Friday, 30 September 2011

On fans and social media.

So there's this group work thing going on and word on the grapevine is that one of the groups is going to present on the connection (importance?) between fans and social media, or more precisely on the importance of fan support for social media.

Cool? Of course. :P So let's get started then shall we?

First of all there's the point of "Why?". Why did we choose to work on the connection between fans and social media? The obvious answer is because we had to for class, but actually the way the selection was done we were able to select our topics individually and happened to end up being in the same group by chance. I think this reflects that all of us see and have an interest in the connection in the first place, and it makes sense when you realize that there are many kinds of social media today that touch many people in many different ways, so no surprise when something like this happens and you find a ragtag bunch of people coming together for an awesome group effort (a-hem).

So fans and social media. A question to ask would be, "What kinds of connections exist between them?" I'm sure we can get down and dirty with the details but our group found a grand total of...(drumroll please) 2!: Commercial and casual. Let's take them in order shall we?

The commercial connection. Twitter, MySpace, Flickr, just look around today and you'll see so many people connected almost endlessly to a whole range of social networking services (SNS). But wait, what does "staying connected" mean? Technically it just means that you're receiving, or open to receiving new information doesn't it? No wonder many companies these days have proper accounts on sites such as Facebook, as noted by our group member Seira. "Welcome to ZARA's official Facebook page," it says, and note in particular the word "official". ZARA thinks Facebook is serious business and while it may seem a bit strange at first, just think about the kind of connectivity, the ability to "share", to "like" posts and the commercial potential of these fan-based social networking sites suddenly becomes blindingly obvious; it's almost like ZARA gets you to do their marketing for them...for free!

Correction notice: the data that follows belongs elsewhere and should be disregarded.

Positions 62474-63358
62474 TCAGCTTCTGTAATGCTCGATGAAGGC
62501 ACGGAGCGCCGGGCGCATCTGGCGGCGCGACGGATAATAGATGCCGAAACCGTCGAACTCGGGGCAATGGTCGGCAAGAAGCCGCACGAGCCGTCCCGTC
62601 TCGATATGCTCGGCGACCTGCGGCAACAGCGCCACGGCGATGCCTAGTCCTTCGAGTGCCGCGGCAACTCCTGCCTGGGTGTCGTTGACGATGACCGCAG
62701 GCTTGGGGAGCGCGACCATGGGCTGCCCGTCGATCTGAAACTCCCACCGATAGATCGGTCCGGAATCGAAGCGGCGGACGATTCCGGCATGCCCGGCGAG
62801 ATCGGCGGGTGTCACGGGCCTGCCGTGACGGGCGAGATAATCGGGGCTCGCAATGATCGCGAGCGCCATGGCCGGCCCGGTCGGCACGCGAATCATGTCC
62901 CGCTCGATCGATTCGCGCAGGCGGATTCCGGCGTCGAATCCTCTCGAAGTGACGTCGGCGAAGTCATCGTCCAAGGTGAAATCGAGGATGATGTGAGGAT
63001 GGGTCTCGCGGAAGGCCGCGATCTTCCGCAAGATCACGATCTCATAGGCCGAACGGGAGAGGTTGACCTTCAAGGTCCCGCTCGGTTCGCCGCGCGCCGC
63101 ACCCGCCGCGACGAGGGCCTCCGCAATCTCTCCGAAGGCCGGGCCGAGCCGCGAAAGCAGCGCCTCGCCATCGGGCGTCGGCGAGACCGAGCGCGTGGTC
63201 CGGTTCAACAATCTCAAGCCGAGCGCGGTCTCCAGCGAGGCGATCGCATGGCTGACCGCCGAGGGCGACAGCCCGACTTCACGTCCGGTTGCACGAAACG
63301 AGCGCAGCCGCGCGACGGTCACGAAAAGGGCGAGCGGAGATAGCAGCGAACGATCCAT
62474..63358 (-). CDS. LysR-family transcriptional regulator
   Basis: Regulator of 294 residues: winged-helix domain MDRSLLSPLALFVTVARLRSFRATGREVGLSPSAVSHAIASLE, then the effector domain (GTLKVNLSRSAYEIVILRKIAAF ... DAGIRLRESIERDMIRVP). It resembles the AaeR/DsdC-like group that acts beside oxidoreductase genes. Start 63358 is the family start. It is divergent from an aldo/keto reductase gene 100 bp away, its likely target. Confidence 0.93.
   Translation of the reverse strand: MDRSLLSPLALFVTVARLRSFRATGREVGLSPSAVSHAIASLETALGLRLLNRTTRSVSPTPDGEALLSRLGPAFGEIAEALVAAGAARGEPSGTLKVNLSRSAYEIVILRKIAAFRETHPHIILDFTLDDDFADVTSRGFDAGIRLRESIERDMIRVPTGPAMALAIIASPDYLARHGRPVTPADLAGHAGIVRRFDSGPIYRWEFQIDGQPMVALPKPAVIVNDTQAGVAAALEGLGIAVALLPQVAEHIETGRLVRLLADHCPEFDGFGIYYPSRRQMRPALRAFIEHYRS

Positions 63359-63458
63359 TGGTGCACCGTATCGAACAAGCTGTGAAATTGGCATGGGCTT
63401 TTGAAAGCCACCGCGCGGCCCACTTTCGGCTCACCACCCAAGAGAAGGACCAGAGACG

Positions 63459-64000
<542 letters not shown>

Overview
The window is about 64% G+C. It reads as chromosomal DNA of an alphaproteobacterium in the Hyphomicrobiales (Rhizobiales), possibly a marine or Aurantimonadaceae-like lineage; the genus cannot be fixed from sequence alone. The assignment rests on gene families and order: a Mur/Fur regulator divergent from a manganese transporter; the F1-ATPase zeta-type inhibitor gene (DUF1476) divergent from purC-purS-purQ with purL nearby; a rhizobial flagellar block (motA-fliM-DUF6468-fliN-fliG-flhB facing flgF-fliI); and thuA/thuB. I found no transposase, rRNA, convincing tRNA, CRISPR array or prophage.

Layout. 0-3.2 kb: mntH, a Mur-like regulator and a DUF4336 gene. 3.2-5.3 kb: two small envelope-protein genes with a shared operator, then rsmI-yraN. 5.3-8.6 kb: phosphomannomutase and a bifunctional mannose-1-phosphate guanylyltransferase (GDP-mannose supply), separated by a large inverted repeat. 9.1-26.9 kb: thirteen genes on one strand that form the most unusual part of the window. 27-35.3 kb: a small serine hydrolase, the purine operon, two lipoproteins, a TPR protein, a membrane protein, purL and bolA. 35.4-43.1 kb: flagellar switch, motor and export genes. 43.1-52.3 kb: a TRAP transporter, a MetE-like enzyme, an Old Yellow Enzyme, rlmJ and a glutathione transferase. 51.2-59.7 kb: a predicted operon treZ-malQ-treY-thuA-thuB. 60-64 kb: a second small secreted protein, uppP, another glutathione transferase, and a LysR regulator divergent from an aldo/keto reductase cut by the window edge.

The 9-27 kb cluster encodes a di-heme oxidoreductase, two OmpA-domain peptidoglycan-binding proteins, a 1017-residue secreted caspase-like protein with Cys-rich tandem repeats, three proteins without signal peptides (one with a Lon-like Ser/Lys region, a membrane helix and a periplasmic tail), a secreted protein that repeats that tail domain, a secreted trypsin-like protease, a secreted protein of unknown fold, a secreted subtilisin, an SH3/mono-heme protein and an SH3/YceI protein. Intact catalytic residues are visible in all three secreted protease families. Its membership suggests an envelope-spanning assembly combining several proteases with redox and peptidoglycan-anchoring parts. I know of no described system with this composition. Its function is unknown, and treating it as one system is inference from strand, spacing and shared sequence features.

The above makes it seem like "fans" are getting the short end of the stick, but social media actually works both ways, empowering the average user to publicly approve or disprove any commercial product. Take for example the case of musician Lupe Fiasco. As described by our other member Caio, Lupe was all set and ready to release his album "Lasers", and even Tweeted that all the work was done and was simply pending release from his record company. Well, the people there didn't for some reason, making Lupe's fans antsy enough to generate buzz via blogs and petitions, which eventually led to the release of the LP. How democratic!

But enough about business, how about you and I have a seat on the couch and watch some movies? Today's selection comes courtesy of our members Yuki and Ikue so sit back and enjoy. Like Star Wars? How about some Disney?

How was that? We good to go? Cool but you know what, we've already moved onto the next topic: The casual connection. Didn't notice didja? Gotta watch out for those ninjas. Sneaky little buggers...

So yeah, be on the lookout. But seriously, if we look at the casual connection between social media and fans you're likely to stumble upon gems like the above 2 videos before long. It used to be that the kind of technology and connectivity required for Hollywood-quality special effects and broadcasting your amazing vocals were restricted to professional companies (like Lucasfilm and Disney), but with the cheapening of software technologies and video sharing sites like YouTube, basically anyone can make movie magic in the comfort of one's home...and be famous too!